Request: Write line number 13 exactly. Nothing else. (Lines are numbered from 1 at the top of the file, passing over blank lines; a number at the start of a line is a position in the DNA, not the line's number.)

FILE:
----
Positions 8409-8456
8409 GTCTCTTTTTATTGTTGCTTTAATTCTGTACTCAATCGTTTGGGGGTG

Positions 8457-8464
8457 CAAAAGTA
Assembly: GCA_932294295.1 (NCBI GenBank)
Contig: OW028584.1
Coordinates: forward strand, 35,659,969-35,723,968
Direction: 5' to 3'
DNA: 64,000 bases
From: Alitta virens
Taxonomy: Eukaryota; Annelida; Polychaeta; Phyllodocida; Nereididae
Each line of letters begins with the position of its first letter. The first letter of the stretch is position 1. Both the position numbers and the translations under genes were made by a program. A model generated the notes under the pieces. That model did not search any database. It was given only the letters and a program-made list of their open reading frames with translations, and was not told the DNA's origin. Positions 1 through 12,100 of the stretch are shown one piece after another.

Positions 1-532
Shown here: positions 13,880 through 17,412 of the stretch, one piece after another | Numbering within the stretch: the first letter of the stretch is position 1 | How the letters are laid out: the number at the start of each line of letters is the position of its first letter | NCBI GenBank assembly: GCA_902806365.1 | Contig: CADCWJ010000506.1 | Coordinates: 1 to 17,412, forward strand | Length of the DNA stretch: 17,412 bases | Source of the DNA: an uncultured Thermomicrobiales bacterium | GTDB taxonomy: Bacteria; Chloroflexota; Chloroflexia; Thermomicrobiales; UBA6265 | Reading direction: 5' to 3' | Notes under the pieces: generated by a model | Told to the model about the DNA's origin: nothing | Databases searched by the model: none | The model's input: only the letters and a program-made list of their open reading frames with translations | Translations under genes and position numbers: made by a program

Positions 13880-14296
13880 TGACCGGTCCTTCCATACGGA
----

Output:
Positions 1-532